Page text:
Specialties & Topics
- Arthritis/Rheumatic Disease
- Breast Cancer
- GERD/Peptic Ulcers
October 18th, 2012
Podcast 158: Physician-assisted dying — a conversation with Dr. Marcia Angell about the Massachusetts ‘Death with Dignity’ ballot question
(7 votes, average: 3.43 out of 5)
Our conversation explores the question that Dr. Marcia Angell poses in a recent essay in the New York Review of Books: May doctors help you to die?
Angell’s is the first name to appear as the sponsor of a November 6 ballot initiative here in Massachusetts, which is modeled on the Oregon law already in place.
I’d expect there to be some disagreement with her arguments, and you’re welcome to leave some feedback at 617-440-4374. I’d like to include them as part of the next podcast.
Here are some links:
Leave a Reply
About the Podcast
To have your comment included in a future podcast, call 617-440-4374. Please leave your name, number, and the podcast ID number.
- Podcast 170 — An emergency physician has the tables turned on her and returns with lessons for all clinicians
- Podcast 172: Listening for the diagnosis, a conversation with Danielle Ofri
- Podcast 169: New guidelines on cardiovascular disease prevention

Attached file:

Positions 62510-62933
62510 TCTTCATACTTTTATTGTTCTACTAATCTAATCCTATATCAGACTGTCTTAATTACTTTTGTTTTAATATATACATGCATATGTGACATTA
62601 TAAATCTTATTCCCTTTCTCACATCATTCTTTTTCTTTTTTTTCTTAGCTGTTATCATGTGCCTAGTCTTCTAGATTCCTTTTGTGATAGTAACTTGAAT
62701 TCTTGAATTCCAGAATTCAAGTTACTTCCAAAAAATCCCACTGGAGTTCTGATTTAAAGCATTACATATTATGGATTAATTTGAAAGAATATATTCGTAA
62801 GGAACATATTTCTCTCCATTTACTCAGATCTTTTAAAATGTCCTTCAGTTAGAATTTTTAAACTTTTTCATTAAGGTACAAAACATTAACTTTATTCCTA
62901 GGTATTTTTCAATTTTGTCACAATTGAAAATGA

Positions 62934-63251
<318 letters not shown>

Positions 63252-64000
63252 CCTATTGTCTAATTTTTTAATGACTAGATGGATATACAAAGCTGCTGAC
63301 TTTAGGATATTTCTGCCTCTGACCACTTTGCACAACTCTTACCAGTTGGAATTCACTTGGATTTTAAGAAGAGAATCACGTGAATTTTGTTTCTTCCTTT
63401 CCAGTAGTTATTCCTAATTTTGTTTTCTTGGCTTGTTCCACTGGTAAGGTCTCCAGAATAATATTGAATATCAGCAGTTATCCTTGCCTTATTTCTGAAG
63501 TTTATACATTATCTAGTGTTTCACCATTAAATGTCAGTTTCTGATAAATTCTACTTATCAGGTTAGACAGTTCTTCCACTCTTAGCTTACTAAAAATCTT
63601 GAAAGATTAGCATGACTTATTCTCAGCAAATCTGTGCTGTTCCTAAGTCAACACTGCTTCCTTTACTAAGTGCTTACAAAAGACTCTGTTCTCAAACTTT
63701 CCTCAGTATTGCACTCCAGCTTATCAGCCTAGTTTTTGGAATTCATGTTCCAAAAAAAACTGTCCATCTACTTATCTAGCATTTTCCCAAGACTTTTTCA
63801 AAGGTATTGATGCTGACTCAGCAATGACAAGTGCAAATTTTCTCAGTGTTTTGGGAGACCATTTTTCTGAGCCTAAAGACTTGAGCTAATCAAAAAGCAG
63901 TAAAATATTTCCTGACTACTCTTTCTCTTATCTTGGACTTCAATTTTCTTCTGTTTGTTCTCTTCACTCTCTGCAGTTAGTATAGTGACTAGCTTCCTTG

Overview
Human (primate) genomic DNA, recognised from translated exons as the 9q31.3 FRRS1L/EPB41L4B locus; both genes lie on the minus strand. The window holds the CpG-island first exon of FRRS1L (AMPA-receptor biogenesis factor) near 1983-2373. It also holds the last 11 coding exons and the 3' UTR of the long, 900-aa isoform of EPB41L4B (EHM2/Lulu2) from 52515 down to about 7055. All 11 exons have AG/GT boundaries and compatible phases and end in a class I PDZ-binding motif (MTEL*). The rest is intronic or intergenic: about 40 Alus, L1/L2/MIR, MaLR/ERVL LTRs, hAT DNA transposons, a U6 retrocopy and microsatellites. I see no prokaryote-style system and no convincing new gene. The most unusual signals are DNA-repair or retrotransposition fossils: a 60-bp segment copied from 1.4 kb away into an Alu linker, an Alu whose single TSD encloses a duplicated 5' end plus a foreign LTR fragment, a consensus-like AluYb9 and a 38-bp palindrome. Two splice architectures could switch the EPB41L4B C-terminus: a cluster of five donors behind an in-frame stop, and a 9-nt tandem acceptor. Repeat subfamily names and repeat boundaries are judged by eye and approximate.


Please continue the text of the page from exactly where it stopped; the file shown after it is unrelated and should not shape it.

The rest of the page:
- Podcast 171: PTSD treatment effects remain largely unmeasured by the military and the VA
- Podcast 166: Delirium and intensive care
- Podcast 126: Placebos and Medical ‘Meaning’ (4)
- Podcast 149: High levels of white rice consumption seem linked to higher risks for type 2 diabetes (3)
- Podcast 111: A look back on the year’s most clinically important developments. (3)
- Podcast 160: The Marathon bombing — lessons learned (2)
- Podcast 136: Aspirin lowers colorectal risks in Lynch syndrome — what are the implications for everyone else? (2)
- Should Patients with Hypertension Be Treated Based on Blood Pressure or Overall Cardiovascular Risk?
- New Data on the Relation Between Excess Weight and Cancer Incidence
- Self-Management of Hypertension Is Effective in High-Risk Patients (FREE)
- Telephone Triage in Primary Care Prevents Unnecessary Office Visits
- Cancer Screening Rates Are Too High in Older Adults with Limited Life Expectancy
Physician's First WatchToday's breaking medical news